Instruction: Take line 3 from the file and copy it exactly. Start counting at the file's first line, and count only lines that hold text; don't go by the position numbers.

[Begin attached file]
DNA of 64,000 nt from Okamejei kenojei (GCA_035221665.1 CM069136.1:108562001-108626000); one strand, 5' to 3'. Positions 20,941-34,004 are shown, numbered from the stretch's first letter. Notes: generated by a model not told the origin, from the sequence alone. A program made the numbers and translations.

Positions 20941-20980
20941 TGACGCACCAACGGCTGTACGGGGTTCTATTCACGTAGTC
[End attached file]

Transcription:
20941 TGACGCACCAACGGCTGTACGGGGTTCTATTCACGTAGTC